Wednesday, May 17, 2017

Miniseries Review - Pride and Prejudice

Pride and Prejudice
Based on the book by Jane Austen
Release Date: September 24th- October 29th, 1995
Starring: Colin Firth, Crispin Bonham-Carter, Jennifer Ehle, Susannah Harker, Julia Sawalha, Polly Maberly, Lucy Briers, Benjamin Whitrow, Alison Steadman, Marlene Sidaway, Anna Chancellor, Lucy Robinson, Rupert Vansittart, Lynn Farleigh, Joanna David, Tim Wylton, David Bamber, Lucy Scott, Lucy Davis, Christopher Benjamin, Norma Streader, Barbara Leigh-Hunt, Nadia Chambers, Harriet Eastcott, Anthony Calf, David Bark-Jones, Roger Barclay, Christopher Staines, Tom Ward, Paul Moriarty, Victoria Hamilton, Alexandra Howerd, Adrian Lukis, Bridget Turner, and Emilia Fox
Rating: ★★★★★
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As Mrs. Bennet screeches to her family that "Netherfield Park is let at last" little does she know that this one event will so significantly alter the fate of her five daughters. Of course she had planned that the eligible young man who had rented the estate, Mr. Bingley, would marry one of her daughters, though she didn't think that in the end she'd have three of her five daughters married within a year of each other. While the eldest daughter Jane falls instantly and irrevocably in love with Mr. Bingley, her sister Lizzy's path is far murkier. Mr. Darcy is at first nothing but pride and hauteur, refusing to even dance with Lizzy at the local assembly. Soon after her fine eyes catch his attention, but could his previous snub spell doom of ever getting Lizzy? The path of true love never runs smooth and as Mr. Bennet states, "a girl likes to be crossed a little in love now and then." And when a ghost from Mr. Darcy's past reappears in his present and quickly wins over Lizzy and all her confidantes it appears she might have finally found the man to lose her heart over. But no one and nothing is as it seems and sometimes life has other plans in store. In a time when marrying for love might not be in the cards, marrying for money is a necessity, more so for the five Bennet girls as their estate is entailed away on their cousin, the odious Mr. Collins. But can love still find a way? Can that which before was unwilling to bend learn to? Can character flaws be fixed? Can love, the marriage of true minds, with a tidy fortune for felicity be obtained? Or are they doomed to heartache and unhappily ever afters?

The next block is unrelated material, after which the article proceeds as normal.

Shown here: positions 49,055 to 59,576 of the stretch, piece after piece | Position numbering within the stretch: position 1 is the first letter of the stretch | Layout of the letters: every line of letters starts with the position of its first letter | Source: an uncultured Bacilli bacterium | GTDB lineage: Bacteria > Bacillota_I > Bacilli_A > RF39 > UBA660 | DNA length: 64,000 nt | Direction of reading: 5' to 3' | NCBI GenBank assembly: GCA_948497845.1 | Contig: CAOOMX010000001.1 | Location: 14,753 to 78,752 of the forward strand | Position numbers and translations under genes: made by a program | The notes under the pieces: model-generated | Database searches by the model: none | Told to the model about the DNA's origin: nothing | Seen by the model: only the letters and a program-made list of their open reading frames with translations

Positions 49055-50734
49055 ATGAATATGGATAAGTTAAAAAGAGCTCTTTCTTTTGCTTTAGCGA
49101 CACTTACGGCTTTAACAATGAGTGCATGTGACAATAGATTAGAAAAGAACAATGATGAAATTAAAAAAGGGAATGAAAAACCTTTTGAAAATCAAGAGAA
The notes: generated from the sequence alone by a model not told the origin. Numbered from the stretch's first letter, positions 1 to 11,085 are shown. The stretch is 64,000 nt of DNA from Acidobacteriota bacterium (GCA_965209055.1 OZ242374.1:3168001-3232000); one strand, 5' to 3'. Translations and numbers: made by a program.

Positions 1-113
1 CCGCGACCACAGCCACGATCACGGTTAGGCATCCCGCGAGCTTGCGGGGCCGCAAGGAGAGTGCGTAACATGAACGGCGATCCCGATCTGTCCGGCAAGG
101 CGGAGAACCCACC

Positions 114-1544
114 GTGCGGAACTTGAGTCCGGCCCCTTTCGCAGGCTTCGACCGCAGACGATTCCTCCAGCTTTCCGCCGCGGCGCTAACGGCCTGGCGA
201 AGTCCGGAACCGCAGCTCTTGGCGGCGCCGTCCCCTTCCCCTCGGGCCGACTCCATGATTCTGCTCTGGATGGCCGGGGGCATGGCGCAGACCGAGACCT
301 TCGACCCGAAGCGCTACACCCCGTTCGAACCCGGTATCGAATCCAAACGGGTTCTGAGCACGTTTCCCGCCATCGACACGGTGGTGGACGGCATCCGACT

There are only a handful of films, television shows, and miniseries that are touchstones in my life. From The Princess Bride to Buffy the Vampire Slayer to The Inheritance these are part of my DNA. The 1995 BBC adaptation of Pride and Prejudice is one of them. Every time I have watched it is a special and cherished memory to me. From my first watching it on a blazing July day in the summer of 1996 with all the shades drawn to weathering an ice storm trapped at the house of my friend Sara's parents while she was visiting from graduate school to "P P and P" (Pride and Prejudice and Pizza) last celebrated in Cambridge on an early summer night wherein they got our pizza order at the wrong location and it resulted in us only getting to watch the first episode that night. Each of these moments is special to me and I can easily transport myself to that moment in my life in an instant. I wore out the VHS set that had pride of place on top of my dresser and was my prized 18th birthday present. I have more DVD copies then I can count, always wanting to upgrade to the newest edition. I even have the tie-in edition of the book, just so I can look at the lovely Colin Firth forevermore. This was the miniseries that made me a miniseries addict. Prior to this I was all about movies, but I realized that miniseries and later TV shows with strong mythology appealed to me more because they weren't restricted to two hours, they expanded and had a life of their own. A scale, a scope that was able to capture all that was needed for the story to be told with no omissions, no ellipses. Pride and Prejudice, you might not know it, but you changed my life, and not just because of a wet shirt.